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Santa Rita
Guanica

 
The Hacienda Santa Rita was established in the early 1800s by Miguel Quiñones de Miraval (1735-1810) who was married to Ursula Maria Nazario de Figueroa y Martinez de Matos (1751-1841).  It was located in the Barrio Guanica, then of San Germán, in a sector called "Ojo de Agua" because of a nearby spring. 
 
It was really developed by Felipe Quiñones (1758-1839) who after the death of his first wife in 1809, married her sister Maria Ana (Mariana) Quiñones Nazario de Figueroa, the daughter of Miguel and Ursula.  The hacienda takes the name after Felipe and Mariana's daughter Rita.
 
It was Felipe and Mariana's son José Maria Quiñones Quiñones who between 1839 and 1849 grew Santa Rita to 893 cuerdas.  By 1871, Santa Rita consisted of 19 different parcels or "fincas" totalling 1,800 cuerdas.  In October, 1892 Jose Maria, then around 80 years old, sold Santa Rita including the sugar factory and its 2,081 cuerdas to one of his creditors, Domingo Mariani Dominicci, a rich coffe grower from Yauco.  From then on, the name was changed to Hacienda Desideria in honor of Mariani's mother.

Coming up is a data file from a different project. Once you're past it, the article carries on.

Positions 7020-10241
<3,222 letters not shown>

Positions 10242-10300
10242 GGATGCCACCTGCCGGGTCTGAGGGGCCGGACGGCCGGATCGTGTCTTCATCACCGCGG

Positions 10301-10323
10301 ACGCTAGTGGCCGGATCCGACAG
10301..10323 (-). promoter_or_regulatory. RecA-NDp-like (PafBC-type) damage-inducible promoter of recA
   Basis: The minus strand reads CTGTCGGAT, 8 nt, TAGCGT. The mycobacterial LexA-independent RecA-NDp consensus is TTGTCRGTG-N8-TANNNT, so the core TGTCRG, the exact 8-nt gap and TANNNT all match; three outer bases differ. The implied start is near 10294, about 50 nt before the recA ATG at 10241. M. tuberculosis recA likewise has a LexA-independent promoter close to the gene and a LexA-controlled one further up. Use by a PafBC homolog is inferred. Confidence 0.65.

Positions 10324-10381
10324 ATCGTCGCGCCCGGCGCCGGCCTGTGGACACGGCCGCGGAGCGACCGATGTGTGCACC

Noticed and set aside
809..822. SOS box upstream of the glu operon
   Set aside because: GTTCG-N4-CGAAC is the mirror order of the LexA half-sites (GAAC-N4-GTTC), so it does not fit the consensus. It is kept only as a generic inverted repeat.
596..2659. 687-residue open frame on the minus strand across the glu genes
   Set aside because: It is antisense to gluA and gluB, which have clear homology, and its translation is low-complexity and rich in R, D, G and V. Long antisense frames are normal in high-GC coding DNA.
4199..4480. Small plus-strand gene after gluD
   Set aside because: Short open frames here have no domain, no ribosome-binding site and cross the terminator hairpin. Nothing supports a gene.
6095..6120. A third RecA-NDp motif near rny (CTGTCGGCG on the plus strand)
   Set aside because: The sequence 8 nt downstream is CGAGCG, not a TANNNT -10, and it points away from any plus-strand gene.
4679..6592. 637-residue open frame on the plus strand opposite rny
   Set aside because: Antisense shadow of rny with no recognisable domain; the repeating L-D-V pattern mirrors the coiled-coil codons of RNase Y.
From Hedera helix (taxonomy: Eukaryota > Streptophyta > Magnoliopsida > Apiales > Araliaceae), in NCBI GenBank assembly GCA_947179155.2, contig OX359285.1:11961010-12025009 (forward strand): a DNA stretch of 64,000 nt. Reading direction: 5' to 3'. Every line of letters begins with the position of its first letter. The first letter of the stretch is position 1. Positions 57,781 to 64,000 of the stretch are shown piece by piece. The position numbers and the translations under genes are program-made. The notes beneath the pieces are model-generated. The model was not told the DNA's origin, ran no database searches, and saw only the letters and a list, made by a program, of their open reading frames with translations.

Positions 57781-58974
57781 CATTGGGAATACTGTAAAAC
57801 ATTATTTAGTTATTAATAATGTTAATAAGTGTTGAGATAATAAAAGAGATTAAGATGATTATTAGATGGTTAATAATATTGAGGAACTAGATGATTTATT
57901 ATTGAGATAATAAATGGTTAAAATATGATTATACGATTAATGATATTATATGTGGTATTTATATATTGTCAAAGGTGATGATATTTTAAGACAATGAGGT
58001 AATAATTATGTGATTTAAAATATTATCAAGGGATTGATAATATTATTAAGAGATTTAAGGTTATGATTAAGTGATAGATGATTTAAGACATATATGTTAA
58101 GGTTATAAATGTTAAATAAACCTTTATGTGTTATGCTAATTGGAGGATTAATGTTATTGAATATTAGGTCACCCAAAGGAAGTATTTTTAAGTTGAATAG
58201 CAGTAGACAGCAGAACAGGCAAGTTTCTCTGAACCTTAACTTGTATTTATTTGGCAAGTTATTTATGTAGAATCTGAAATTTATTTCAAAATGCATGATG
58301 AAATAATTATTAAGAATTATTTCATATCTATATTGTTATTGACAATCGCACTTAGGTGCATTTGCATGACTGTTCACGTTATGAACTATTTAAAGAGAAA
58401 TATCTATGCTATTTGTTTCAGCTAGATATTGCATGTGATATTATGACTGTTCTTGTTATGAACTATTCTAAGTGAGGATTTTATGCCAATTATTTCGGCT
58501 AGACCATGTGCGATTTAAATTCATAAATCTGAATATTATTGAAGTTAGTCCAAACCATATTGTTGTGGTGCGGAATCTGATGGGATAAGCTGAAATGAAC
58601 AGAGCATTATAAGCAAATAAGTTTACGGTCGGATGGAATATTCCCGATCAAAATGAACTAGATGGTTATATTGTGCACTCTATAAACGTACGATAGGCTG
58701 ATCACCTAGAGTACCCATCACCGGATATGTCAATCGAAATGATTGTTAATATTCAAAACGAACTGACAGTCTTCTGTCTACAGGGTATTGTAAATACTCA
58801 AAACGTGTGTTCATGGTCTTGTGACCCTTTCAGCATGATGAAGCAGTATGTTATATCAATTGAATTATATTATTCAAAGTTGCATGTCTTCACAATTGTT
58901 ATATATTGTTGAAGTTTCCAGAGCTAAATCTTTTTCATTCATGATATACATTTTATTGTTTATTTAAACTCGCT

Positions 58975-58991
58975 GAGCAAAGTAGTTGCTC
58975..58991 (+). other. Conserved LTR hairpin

In 1897 Mariani sold Desideria to the New York firm Santa Rita Estates, Inc. represented by Umbach Rieman.  Santa Rita Estate was incorporated in NJ and was one of several companies related to the corporate reorganization of Guanica Centrale .  By 1910 Desideria was mainly planted with sugar cane by the Guanica Centrale SA by virtue of an agreement with Santa Rita Estates, Inc.  That same year Umbach Rieman sells Santa Rita Estates, Inc. to Ensenada Estates, Inc., a Connecticut corporation.  In 1917 the South Porto Rico Suagr Co. parent company of the Guanica Centrale, represented by William Schall and Edmund Pavendstedt, acquired the assets of Ensenada Estates, Inc. which was represented by William J. Ehler and a gentleman by the last name of Bohshed.
 
During the latter part of the 1940s and before my grandparents moved to Ponce on or around 1950 when my grandfather got terminally ill, my brother remembers going to their house in Santa Rita and to what he called the "pool", which was one of the tanks of the "riego" or irrigation system.  The structures of the Hacienda were along a short street about 400 meters long, my grandparents lived in one of the last houses along this street which is pictured below.
 
In the 1940s, the white structure with the arches, which is accross the street from the house and ajacent to the two story building, was used as storage and garages for farm equipment.  As stated in the link above, this structure used to house slaves prior to the abolition of slavery in 1873.

In 1953 the two story house and some land in its immediacies was acquired by the Dominican Sisters of Our Lady of Fatima who still occupy it to this day.  The property was included in the National Register of Historic Places in 1984.
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